Modeling Adsorption Processes for Direct Capture of CO2 From Ambient Air

Thursday, October 20, 2011: 5:15 PM
205 B (Minneapolis Convention Center)
Ambarish R. Kulkarni, Stephanie A. Didas, Christopher W. Jones and David S. Sholl, School of Chemical & Biomolecular Engineering, Georgia Institute of Technology, Atlanta, GA

Point sources like large coal fired power plants typically account only for about 1/3rd of the total CO2 released to the atmosphere. Post combustion CO2 capture technologies currently focus on large point source emitters. This implies that no technology currently exists that can account for nearly 2/3rd of the total CO2 emissions. Direct capture of CO2 from air, air capture, is an approach that can account for emissions from all sources. However, the economic and technical feasibility of air capture is an intensely debated topic because of the high energy costs associated with absorption based air capture processes.

Recently, amine functionalized mesoporous adsorbents have shown considerable capacity and selectivity for the adsorption of CO2. It seems possible that a temperature swing adsorption process using these highly selective materials can be used to capture CO2 directly from air with reasonable energy inputs. In this work, two novel equilibrium adsorption processes are presented that use the maximum and the minimum temperatures of the day as the driving force for the adsorption cycle. The thermal energy required for the temperature swings is provided by the daily temperature variations, which reduces the external energy requirements to a minimum. Using the actual annual temperature data of six different locations from the United States, our calculations show that product CO2 purity close to 0.15 % and 3 % is obtained for the two processes. On using low pressure steam (at 110 °C) for desorption the purity increases to almost 5 % and 20 % respectively for the two processes. In all the cases, the energy required is significantly smaller than the previously reported air capture processes. Our results identify some of the key issues that must be considered in potential air capture processes and provide guidelines for future development of adsorbents for these applications.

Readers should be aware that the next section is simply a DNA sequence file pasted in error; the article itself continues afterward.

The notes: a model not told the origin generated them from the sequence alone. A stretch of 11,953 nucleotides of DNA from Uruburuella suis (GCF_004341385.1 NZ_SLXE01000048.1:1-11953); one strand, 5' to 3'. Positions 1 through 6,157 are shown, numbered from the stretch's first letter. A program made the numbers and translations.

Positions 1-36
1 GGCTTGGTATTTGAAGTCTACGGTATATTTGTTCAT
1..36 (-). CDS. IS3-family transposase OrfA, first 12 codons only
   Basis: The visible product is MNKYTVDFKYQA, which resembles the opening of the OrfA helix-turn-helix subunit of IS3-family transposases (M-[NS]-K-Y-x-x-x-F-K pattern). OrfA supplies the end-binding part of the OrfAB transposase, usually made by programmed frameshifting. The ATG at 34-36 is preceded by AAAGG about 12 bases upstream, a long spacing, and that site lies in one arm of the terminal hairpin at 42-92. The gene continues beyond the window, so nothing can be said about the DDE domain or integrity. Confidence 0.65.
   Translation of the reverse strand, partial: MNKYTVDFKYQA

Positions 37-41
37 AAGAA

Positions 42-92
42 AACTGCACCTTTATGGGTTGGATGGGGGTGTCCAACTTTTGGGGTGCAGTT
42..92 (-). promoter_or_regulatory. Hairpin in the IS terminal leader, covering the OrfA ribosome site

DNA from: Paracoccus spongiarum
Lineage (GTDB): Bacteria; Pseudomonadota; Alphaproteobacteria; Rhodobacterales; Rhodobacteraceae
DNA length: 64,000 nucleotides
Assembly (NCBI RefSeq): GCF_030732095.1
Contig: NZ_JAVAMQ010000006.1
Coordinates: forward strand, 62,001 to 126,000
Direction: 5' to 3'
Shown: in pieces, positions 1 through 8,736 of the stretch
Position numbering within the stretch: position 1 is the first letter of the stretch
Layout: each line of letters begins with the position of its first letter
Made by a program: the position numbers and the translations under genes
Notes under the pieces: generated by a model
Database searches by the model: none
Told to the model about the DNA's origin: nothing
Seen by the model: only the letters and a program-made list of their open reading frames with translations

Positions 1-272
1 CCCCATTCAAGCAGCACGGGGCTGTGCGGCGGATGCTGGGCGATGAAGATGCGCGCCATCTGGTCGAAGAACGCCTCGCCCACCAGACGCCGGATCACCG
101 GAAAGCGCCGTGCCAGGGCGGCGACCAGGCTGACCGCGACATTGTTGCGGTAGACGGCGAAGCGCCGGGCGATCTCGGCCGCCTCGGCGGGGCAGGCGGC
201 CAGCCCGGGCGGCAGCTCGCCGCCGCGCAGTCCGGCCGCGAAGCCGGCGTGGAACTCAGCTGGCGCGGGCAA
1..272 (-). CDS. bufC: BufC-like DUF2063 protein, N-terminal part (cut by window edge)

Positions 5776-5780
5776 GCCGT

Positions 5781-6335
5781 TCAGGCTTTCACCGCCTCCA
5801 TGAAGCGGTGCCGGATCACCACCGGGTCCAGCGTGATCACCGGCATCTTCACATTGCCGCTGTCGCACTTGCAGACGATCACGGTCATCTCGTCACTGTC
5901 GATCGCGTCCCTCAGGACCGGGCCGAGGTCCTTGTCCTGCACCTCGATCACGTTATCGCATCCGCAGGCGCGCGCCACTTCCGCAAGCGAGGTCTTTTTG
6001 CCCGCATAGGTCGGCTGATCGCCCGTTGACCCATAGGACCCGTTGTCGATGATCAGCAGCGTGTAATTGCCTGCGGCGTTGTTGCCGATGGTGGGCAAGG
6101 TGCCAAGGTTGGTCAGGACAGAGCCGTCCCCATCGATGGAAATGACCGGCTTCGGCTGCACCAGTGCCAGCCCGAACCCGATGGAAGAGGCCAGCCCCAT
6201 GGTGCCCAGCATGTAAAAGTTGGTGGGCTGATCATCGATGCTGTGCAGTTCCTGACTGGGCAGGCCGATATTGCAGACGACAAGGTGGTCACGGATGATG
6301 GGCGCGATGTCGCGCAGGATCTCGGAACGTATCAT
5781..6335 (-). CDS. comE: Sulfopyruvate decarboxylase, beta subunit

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See more of this Session: CO2 Capture by Adsorption-Process and Storage
See more of this Group/Topical: Separations Division